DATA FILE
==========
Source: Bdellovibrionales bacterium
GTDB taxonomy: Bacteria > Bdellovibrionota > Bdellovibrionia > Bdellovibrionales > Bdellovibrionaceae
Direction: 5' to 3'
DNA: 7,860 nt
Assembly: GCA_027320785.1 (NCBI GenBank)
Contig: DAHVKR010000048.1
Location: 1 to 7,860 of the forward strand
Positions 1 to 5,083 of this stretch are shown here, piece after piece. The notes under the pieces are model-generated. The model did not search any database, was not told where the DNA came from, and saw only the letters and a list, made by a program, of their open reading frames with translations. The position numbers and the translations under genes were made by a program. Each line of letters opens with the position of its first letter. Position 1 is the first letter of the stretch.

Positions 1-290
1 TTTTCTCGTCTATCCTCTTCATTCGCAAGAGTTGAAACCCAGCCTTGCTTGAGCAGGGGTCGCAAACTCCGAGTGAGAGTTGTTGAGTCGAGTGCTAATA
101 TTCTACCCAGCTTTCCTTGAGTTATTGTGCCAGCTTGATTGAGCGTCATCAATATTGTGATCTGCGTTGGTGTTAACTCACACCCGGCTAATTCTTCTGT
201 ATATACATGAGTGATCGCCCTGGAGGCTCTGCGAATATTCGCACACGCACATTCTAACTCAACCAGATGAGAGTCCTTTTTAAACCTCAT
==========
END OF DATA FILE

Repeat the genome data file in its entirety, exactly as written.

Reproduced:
Source: Bdellovibrionales bacterium
GTDB taxonomy: Bacteria > Bdellovibrionota > Bdellovibrionia > Bdellovibrionales > Bdellovibrionaceae
Direction: 5' to 3'
DNA: 7,860 nt
Assembly: GCA_027320785.1 (NCBI GenBank)
Contig: DAHVKR010000048.1
Location: 1 to 7,860 of the forward strand
Positions 1 to 5,083 of this stretch are shown here, piece after piece. The notes under the pieces are model-generated. The model did not search any database, was not told where the DNA came from, and saw only the letters and a list, made by a program, of their open reading frames with translations. The position numbers and the translations under genes were made by a program. Each line of letters opens with the position of its first letter. Position 1 is the first letter of the stretch.

Positions 1-290
1 TTTTCTCGTCTATCCTCTTCATTCGCAAGAGTTGAAACCCAGCCTTGCTTGAGCAGGGGTCGCAAACTCCGAGTGAGAGTTGTTGAGTCGAGTGCTAATA
101 TTCTACCCAGCTTTCCTTGAGTTATTGTGCCAGCTTGATTGAGCGTCATCAATATTGTGATCTGCGTTGGTGTTAACTCACACCCGGCTAATTCTTCTGT
201 ATATACATGAGTGATCGCCCTGGAGGCTCTGCGAATATTCGCACACGCACATTCTAACTCAACCAGATGAGAGTCCTTTTTAAACCTCAT